Once you're done, you can test whether your configuration is valid with nebula-service -test -config /etc/nebula/my_network.yml.

6. Bringing up the tunnel

To start the tunnel, you can use the templated systemd service packaged alongside Nebula [^3][^4].

sudo systemctl start nebula@my_network

There is also a means by which a Nebula lighthouse can be run by a unprivileged user but further configuration is required [^5].

Once both ends of the tunnel have been started, you should be able to ping the lighthouse from the laptop node and vice versa.

PING ( 56(84) bytes of data.
64 bytes from icmp_seq=1 ttl=64 time=5.67 ms

7. Additional Configuration

Nebula has built-in default deny firewall. The default configuration file allows network traffic outbound. (That is, any node is permitted to initiate a connection.) In order for a node to provide services, the port mapping needs to be added to the inbound section. For instance, to permit ssh to the lighthouse:

   - port: 22
     proto: tcp
     host: lighthouse

Now, an ssh connection should be able to be initiated via Nebula's internal ip:


Once you're happy with the setup, you can automatically start Nebula when the laptop / server boots:

sudo systemctl enable nebula@my_network

For more information on usage and configuration, you may want to take a look at nebula.yml(5), nebula(1), and nebula-cert(1).


  *  . . *    * .          . *    .      *   .   .   * .
. * .     .  *      .   *    .     *   .      *    .    *
.    .   *   .    *   .      *    .     *    .      *   .
. *   *   .   *   .   *   .    .   *   .     .  *    *   .
  .     .  *   .         *    .      *   .  *    *  .   .
 *   . *      .   *   .  *   . *    .    *   .   .    *  

Installation Footnotes

[^1] If you're in need of a technology to provide strong encryption, LUKS is a popular choice on Linux. Veracrypt is a venerable cross-platform encryption application. Some password managers, like KeePassXC, also allow you to attach files.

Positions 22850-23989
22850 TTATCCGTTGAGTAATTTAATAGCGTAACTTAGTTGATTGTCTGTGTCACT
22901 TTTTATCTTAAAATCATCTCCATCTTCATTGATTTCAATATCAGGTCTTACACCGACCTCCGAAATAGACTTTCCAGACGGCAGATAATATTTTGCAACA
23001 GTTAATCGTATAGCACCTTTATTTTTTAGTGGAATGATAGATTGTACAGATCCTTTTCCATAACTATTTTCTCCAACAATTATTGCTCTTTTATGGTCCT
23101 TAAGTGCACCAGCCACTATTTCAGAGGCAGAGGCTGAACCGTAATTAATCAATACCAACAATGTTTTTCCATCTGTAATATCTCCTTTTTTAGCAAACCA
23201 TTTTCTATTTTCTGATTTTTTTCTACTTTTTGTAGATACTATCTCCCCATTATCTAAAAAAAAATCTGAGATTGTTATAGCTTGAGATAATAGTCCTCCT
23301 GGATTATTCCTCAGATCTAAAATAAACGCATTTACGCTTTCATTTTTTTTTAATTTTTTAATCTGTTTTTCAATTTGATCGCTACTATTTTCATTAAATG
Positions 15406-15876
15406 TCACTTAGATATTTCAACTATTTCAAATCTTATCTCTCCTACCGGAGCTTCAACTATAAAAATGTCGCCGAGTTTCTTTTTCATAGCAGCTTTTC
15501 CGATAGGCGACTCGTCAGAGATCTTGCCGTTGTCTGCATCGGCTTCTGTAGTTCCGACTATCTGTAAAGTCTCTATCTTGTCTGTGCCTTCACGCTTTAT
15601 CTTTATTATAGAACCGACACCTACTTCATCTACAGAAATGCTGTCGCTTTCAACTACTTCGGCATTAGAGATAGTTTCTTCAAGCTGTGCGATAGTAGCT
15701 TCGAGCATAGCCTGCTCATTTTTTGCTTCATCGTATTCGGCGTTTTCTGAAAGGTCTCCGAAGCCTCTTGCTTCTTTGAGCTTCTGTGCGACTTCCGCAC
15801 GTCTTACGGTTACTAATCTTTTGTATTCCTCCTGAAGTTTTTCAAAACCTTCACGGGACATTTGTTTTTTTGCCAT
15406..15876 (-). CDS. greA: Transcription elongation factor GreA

[^2] Effectively, this means all nodes will receive an ip in the form "192.168.y.x". The y part is a value in the range [0, 255] and is specific to the network. (Thus, all nodes should have the same "y" value.) "x" should be a unique ip for each node and be in the range [0, 244].

[^3] The launcher I wrote will detect the my_network.yml and my_network.yaml files. Do not specify the extension when launching the service. The launcher has no way to discriminate between my_network.yml and my_network.yaml extension so pick a distinct name for each network.

[^4] If Nebula is misconfigured, the service will fail without warning. You can check the status of the unit with systemctl status nebula@my_network. Nebula can also be started within the terminal using nebula -conifg /etc/nebula/my_network.yml.

[^5] The systemd unit that is packaged with Nebula runs the interface as root. This is what I expect most users will want. If the lighthouse doesn't need to be connected to the network, you can sudo systemd edit nebula@.serivce and simply change the User section to the user you wish to use to launch Nebula. The user will also need read access to the configuration file, key, and cert files.

Packaging Notes

I am going to create a brief summary of the changes made while packaging. I suspect other distros might benefit from some of the work done to package Debian [^6].

The Debian package differs from the packaging done on Arch. There's also a package created for NixOS but Nix is its own beast.

Templating the Unit File

If we were to use the unit file provided by the upstream project, it would fail without warning until the user fully setup the service because (1) the path of to Nebula configuration was hard coded as /etc/nebula/config.yml and (2) the user needed to change the configuration file in order for Nebula to function.

To make the relationship between the user configuration and the systemd unit clear, the systemd unit was templated. This also means that there is a clear and simple way to connect one machine to multiple Nebula networks. To accomplish this and support both .yml and .yaml extension, the systemd file executes a shell script under /usr/lib/nebula/bin/nebula-systemd-launcher passing the "instance variable" as the first argument. This script then identifies the proper configuration and launches Nebula with this configuration. The script was installed user /usr/lib so that it would not autocomplete in the user's shell.